Everglades National Park Created (1934)

Everglades National Park is a vast wilderness (photo by National Park Service)

Everglades National Park stands as one of North America’s great ecosystems and parks, taking its place on the podium alongside Yellowstone, Yosemite and Grand Canyon. But the Everglades lacks the grandeur of those other parks—which makes its creation and existence so much more meaningful.

            The southern end of Florida is more water than land.  Water lies just below or above the surface of the soil for hundreds of miles in all directions, originally from Orlando south.  The area was home to Native Americans for thousands of years before the Spanish came and spread diseases that wiped out the original inhabitants.  Later, other Indian groups, most notably Seminoles, were forced south to live there, but never in large numbers or widely dispersed.

            In fact, it wasn’t until the late 1800s that anyone thought twice about the area we now call the Everglades.  It was a swamp, and swamps were useless, breeding sites for noxious insects, reptiles and plants.  “A swamp is a swamp,” said famous park developer Frederick Law Olmstead .  As coastal development accelerated, so did attempts to drain the edges of the swamp and divert water into canals.  Much of the swamp was transformed, becoming agricultural lands that fed the Florida economy.

Some folks began to appreciate the huge swamp for what it was—a biodiversity miracle. Vast quantities of wildlife lived in the swamp. And the variety—more than 360 bird species winter there—was astounding. The Florida Federation of Women’s Clubs, led by May Mann Jennings, wife of the Florida governor, persuaded the U.S. to create the small Royal Palm National Park in 1916. The federation managed the park until 1947.

            But things really started moving when a young landscape architect, Ernest Cole, moved to Miami in 1925.  He was an outdoor enthusiast and was immediately entranced by the nearby wetlands.  He began lobbying Stephen Mather, the first National Park Service Director, to create a big park (learn more about Mather here).  Cole’s persistence has earned him the nickname, “Father of the Everglades.” But the park wasn’t a scenic masterpiece like the popular western park.  Not until a delegation of officials took a blimp ride (yes, in the Goodyear Blimp!) over the swamp did they understand the habitat value of the area and join Cole in his advocacy for a new park.  On May 30, 1934, Congress passed and President Roosevelt signed an act to create Everglades National Park, specifically for “the preservation intact of the unique flora and fauna and the essential primitive natural conditions now prevailing in this area.”  This was not a park dedicated for tourism, but for biodiversity conservation.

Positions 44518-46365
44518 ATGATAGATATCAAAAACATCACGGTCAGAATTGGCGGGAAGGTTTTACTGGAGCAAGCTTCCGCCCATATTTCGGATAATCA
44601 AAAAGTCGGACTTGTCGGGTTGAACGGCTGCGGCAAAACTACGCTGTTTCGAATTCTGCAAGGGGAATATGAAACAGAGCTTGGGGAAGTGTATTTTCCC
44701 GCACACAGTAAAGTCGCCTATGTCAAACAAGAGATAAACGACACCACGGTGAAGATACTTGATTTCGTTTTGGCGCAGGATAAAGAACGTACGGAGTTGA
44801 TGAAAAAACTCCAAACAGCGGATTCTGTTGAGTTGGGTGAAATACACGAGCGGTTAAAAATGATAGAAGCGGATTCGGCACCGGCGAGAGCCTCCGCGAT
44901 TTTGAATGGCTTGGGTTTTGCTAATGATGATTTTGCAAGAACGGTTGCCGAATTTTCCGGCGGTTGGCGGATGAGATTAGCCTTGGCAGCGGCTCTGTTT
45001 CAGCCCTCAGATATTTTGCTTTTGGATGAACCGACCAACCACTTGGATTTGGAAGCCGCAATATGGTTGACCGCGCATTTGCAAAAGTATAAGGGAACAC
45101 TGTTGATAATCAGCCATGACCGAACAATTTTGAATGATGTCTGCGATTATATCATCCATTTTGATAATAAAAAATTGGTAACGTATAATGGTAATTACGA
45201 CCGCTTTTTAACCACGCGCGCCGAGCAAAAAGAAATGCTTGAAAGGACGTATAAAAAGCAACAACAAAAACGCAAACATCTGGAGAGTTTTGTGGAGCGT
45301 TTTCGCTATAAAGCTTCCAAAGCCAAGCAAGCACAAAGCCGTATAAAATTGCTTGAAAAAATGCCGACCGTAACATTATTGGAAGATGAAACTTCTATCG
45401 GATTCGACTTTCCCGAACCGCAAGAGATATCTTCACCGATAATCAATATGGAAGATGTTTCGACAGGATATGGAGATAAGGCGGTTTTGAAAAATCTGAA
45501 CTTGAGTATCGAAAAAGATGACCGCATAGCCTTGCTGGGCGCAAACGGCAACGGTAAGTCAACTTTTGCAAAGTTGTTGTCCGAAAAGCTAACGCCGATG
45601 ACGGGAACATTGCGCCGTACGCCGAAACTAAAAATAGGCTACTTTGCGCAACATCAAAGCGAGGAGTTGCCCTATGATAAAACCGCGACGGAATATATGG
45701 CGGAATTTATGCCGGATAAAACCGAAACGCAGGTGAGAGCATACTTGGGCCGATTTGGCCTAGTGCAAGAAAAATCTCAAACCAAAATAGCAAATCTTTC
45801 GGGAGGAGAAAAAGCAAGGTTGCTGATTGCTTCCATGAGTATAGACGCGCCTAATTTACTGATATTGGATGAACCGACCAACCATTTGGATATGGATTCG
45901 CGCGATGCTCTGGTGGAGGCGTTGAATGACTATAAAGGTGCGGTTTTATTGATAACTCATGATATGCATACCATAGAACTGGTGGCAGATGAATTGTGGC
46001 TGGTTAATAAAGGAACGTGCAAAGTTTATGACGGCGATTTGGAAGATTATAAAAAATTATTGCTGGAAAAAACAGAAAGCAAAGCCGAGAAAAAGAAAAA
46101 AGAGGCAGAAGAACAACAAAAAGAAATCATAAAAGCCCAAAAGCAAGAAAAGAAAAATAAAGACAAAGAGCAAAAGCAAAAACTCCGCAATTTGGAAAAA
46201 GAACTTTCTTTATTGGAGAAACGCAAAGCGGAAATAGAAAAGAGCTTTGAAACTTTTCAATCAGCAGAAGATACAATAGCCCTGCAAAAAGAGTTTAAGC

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This Month in Conservation

May 1
Linnaeus Publishes “Species Plantarum” (1753)
May 2
“Peter and The Wolf” Premieres (1936)
May 3
Vagn Walfrid Ekman, Swedish Oceanographer, Born (1874)
May 4
Eugenie Clark, The Shark Lady, Born (1922)
May 5
Frederick Lincoln, Pioneer of Bird Banding, Born (1892)
May 6
Lassen Volcanic National Park Created (1907)
May 7
Nature’s Best Moms
May 8
David Attenborough Born (1926)
May 9
Thames River Embankments Completed (1874)
May 10
Birute Galdikas, Orangutan Expert, Born (1946)
May 11
“HMS Beagle” Launched (1820)
May 12
Farley Mowat, Author of “Never Cry Wolf,” Born (1921)
May 13
St. Lawrence Seaway Authorized (1954)
May 14
Lewis and Clark Expedition Began (1804)
May 15
Declaration of the Conservation Conference (1908)
May 16
Ramon Margalef, Pioneering Ecologist, Born (1919)
May 17
Australian BioBanking for Biodiversity Implemented (2010)
May 18
Mount St. Helens Erupts (1980)
May 19
Carl Akeley, Father of Modern Taxidermy, Born (1864)
May 20
European Maritime Day
May 21
Rio Grande Water-Sharing Convention Signed (1906)
May 22
International Day for Biological Diversity
May 23
President Carter Delivers Environmental Message to Congress (1977)
May 24
Bison Again Roam Free in Canada’s Grasslands National Park (2006)
May 25
Lacey Act Created (1900)
May 26
Last Model T Rolls Off the Assembly Line (1927)
May 27
Rachel Carson, Author of “Silent Spring,” Born (1907)
May 27
A Day for the birds
May 28
Sierra Club Founded (1892)
May 29
Stephen Forbes, Pioneering Ecologist, Born (1844)
May 30
Everglades National Park Created (1934)
May 31
The Johnstown Flood (1889)
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